The aim of this series is to interest the general reader in the wildlife of Britain by recapturing the enquiring spirit of the old naturalists, encouraging unusual and original developments of forgotten or neglected facets of British natural history. Collins are delighted to announce the republication in facsimile form of the first editions of the very first volumes in the New Naturalist Library. Originally planned in the darkest days of World War II and first published in 1945, this series is the longest running nature series in the world. It is a reflection of the quality of the authors and the books they wrote, that they are still sought after 73 years later. The books will be identical in every way to the original first editions, including the iconic jackets by Clifford and Rosemary Ellis. The Highlands and Islands of Scotland are rugged moorland, alpine mountains and jagged coast with remarkable natural history, including relict and specialised animals and plants. Here are animals in really large numbers: St. Kilda with its sea-birds, North Rona its seals, Islay its wintering geese, rivers and lochs with their spawning salmon and trout, the ubiquitous midges!This is big country with red deer, wildcat, pine marten, badger, otter, fox, ermine, golden eagle, osprey, raven, peregrine, grey lag, divers, phalaropes, capercaillie and ptarmigan.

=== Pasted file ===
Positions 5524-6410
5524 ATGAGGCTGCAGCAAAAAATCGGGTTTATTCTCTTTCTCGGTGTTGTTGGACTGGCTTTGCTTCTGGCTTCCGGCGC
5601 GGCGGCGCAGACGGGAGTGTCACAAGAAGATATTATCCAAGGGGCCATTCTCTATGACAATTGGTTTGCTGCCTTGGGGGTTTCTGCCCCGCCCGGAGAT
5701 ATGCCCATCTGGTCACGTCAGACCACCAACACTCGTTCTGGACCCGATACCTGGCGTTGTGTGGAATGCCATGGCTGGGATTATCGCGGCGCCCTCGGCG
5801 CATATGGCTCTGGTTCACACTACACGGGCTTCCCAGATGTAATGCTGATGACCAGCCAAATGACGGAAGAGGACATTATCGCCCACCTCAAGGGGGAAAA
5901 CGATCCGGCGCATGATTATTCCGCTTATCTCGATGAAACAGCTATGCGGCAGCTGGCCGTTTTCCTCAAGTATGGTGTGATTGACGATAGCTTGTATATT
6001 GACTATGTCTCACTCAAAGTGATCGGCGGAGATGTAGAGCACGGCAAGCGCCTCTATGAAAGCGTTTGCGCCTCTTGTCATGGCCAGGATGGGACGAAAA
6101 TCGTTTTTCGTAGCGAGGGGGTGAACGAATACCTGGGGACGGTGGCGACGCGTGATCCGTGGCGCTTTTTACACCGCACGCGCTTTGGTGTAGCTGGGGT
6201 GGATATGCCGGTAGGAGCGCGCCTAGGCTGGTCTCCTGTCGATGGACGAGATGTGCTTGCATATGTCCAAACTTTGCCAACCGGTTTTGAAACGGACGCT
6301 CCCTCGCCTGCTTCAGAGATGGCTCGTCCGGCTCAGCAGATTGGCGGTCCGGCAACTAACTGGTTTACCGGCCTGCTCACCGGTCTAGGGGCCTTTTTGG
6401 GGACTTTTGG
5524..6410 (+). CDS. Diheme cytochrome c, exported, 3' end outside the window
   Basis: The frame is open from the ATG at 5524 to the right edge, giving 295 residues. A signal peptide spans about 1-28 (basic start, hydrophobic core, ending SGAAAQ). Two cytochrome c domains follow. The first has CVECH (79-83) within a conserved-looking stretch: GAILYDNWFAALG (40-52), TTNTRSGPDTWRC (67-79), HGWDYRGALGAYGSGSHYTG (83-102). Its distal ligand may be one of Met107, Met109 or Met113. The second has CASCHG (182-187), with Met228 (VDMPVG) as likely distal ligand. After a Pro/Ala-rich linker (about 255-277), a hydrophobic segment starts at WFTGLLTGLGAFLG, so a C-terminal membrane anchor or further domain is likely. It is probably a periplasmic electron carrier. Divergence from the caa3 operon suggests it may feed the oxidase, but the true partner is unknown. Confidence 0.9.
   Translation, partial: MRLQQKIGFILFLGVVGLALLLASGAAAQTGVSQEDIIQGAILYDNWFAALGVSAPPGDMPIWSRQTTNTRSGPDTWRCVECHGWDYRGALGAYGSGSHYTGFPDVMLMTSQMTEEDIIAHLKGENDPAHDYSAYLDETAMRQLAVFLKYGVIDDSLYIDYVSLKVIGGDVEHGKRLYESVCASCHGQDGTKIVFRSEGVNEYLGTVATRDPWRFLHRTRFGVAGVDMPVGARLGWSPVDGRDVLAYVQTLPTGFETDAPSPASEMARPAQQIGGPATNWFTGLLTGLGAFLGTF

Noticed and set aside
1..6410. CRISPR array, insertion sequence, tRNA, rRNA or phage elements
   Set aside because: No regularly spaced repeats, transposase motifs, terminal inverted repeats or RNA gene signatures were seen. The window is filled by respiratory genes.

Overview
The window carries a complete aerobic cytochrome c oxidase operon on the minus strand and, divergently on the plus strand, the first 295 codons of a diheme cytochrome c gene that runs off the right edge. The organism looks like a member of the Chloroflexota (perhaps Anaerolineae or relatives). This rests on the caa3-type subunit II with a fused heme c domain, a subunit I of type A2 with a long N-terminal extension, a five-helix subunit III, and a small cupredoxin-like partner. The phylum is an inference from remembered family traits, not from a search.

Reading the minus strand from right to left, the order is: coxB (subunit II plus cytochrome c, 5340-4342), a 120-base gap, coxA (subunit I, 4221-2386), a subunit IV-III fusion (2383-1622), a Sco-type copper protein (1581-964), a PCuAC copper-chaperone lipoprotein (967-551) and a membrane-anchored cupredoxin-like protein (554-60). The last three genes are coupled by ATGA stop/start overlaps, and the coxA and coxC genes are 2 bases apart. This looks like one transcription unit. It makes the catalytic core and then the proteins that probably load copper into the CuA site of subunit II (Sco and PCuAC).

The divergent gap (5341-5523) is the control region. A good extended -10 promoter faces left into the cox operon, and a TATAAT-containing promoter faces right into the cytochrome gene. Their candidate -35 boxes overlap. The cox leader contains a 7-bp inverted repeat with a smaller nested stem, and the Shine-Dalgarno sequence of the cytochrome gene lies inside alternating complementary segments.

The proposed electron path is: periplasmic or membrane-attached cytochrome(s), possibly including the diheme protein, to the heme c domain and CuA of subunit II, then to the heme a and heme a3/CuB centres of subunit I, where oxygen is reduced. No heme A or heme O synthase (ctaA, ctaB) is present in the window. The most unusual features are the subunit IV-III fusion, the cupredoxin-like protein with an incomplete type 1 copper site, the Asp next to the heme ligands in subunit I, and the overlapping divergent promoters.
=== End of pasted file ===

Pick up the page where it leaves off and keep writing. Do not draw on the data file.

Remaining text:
Off-shore are killer whales and basking sharks. Here too in large scale interaction is forestry, sheep farming, sport, tourism and wild life conservation.
F. F. Darling: 1903-1979. Animal ecologist, conservation prophet and environmental sage, author of Natural History in the Highlands and Islands (1947). A much-admired but enigmatic man, melancholic, reflective, perhaps more influential as a philosopher than scientist. Lived primitive life on islands, but liked his comforts -- books, claret, pets and collections of jade, carpets, bronzes and glassware from around the world. John Morton Boyd: 1925-1988. Ecologist and conservationist, author of The Highlands and Islands (1964, with F. Fraser Darling) and The Hebrides (1990, with his son, Ian Lamont Boyd). A pioneer of nature conservation north of the border, scientist, traveller, romantic and ardent lover of nature.